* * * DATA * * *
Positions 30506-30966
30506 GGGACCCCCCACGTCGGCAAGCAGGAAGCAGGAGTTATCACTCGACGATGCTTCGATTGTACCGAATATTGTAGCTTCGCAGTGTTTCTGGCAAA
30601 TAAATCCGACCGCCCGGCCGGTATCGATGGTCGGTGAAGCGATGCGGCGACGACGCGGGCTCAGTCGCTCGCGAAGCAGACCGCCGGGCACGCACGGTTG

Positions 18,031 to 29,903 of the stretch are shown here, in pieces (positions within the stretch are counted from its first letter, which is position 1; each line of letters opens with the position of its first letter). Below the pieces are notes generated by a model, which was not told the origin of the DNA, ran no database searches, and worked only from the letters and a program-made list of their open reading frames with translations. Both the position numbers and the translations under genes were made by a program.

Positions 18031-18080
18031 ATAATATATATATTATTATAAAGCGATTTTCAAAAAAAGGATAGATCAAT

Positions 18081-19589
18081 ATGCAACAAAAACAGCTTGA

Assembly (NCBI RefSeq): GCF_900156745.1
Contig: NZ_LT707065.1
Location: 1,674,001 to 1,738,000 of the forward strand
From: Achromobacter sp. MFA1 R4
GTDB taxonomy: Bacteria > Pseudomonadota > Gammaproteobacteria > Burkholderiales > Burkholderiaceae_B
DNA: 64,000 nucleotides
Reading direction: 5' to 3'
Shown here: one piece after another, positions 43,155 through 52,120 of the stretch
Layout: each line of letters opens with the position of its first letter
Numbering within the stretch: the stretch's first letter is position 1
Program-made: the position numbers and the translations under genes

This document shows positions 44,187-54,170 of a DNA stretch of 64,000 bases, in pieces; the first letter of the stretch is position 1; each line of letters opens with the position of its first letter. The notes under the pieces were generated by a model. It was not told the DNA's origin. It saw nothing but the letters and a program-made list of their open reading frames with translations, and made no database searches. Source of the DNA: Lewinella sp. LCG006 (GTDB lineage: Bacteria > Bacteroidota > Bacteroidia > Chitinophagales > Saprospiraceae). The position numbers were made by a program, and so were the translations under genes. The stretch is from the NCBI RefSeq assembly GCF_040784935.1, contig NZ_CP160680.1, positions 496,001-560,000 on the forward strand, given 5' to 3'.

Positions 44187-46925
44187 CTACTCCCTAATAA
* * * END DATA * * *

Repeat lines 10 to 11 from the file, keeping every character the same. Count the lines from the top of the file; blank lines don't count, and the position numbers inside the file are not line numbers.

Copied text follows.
Contig: NZ_LT707065.1
Location: 1,674,001 to 1,738,000 of the forward strand